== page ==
TEHRAN, (AFP) – A top official from the UN atomic watchdog arrived in Tehran on Monday for his second round of talks this month on Iran’s nuclear drive, the official news agency IRNA reported.
Olli Heinonen, deputy director general of the International Atomic Energy Agency, was last in the country on August 7 for talks likely to have focused on clarifying the watchdog’s outstanding questions about Iran’s nuclear programme.
Iranian officials described those talks as “positive” but did not give any details.
Heinonen’s visit comes a day after Iran announced it had fired into space a rocket carrying a dummy satellite, a move that the United States said was “troubling” because such technology could also be used for ballistic missiles.
He has made a number of visits to Iran as part of the agency’s longstanding efforts to ensure there is no military dimension to the nuclear drive, which some Western states fear could be a cover for a secret weapons project.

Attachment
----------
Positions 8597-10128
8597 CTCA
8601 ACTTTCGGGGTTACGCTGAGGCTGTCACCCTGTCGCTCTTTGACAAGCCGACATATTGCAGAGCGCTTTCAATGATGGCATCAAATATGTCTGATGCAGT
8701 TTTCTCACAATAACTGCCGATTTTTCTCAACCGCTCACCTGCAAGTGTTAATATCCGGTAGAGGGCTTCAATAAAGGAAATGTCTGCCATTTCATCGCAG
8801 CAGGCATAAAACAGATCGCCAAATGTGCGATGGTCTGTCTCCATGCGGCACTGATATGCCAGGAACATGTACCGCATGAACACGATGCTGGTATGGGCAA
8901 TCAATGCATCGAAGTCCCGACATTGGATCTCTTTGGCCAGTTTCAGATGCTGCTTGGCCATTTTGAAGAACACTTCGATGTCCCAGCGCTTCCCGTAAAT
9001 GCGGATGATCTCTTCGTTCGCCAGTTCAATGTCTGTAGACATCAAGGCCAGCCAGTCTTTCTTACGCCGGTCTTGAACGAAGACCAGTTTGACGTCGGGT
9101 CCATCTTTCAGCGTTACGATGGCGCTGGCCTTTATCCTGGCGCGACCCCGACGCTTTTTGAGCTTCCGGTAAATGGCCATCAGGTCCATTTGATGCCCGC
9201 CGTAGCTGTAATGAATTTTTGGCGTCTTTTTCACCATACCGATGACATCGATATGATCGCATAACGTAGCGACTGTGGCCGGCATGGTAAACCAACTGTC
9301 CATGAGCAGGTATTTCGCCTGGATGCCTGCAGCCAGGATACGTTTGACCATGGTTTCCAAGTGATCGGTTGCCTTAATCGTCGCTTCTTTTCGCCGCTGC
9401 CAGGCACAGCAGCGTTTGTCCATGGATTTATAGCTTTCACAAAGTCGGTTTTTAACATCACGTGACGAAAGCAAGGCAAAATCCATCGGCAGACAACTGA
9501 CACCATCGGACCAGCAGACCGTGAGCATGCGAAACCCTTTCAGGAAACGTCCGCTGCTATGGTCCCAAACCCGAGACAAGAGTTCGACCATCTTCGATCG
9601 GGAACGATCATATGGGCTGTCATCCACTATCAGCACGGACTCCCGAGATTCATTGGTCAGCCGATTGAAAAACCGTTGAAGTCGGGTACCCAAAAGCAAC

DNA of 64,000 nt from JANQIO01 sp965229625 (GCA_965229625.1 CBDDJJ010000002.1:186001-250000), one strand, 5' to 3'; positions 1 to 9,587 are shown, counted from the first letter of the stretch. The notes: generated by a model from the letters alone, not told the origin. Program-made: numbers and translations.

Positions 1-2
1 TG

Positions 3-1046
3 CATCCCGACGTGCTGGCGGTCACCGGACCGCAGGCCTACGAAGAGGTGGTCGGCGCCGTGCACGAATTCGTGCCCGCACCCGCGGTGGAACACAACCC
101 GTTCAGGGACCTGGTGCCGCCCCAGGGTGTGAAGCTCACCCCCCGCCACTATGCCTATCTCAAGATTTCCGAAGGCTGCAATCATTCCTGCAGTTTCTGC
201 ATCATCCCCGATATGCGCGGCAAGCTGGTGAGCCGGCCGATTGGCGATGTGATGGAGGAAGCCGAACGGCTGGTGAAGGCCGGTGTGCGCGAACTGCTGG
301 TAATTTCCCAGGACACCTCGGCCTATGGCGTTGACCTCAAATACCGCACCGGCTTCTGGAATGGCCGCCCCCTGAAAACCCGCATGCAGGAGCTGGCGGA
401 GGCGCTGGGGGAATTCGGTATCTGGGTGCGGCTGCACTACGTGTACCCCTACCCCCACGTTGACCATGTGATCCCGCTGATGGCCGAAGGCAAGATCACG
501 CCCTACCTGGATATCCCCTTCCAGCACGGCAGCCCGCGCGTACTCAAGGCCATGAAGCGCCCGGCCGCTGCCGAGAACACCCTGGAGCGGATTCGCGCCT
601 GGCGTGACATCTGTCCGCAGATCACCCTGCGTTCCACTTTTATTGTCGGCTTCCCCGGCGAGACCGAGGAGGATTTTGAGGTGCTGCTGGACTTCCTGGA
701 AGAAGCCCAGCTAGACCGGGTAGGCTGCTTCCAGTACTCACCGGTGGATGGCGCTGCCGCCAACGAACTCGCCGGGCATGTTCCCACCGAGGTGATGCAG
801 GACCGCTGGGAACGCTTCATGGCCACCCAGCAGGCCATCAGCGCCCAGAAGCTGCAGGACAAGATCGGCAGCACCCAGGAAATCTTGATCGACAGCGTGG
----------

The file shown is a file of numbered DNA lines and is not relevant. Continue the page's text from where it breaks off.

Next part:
Iran risks a possible fourth round of UN sanctions after it failed to give a clear response to an incentives package offered by six major world powers in return for halting uranium enrichment, a process which makes nuclear fuel but also the core of an atomic bomb.
Heinonen, who is in Tehran at the invitation of the country’s atomic energy organisation, is accompanied by another unnamed IAEA expert, IRNA said.
Since April, his visits have focused on studies the IAEA suspects Iran has carried out in the past into the engineering involved in making a nuclear warhead.
In his last report on Iran in May, IAEA chief Mohamed ElBaradei accused Tehran of withholding key information on the so-called weaponisation studies.
Iran dismissed the allegations as “baseless”, insisting it had provided a comprehensive response.
ElBaradei is due to submit another report on Iran’s nuclear programme and its cooperation with the IAEA in mid-September, before the next meeting of the agency’s board of governors.
Tehran has already been slapped with three sets of UN sanctions over its failure to heed successive Security Council ultimatums to uranium enrichment.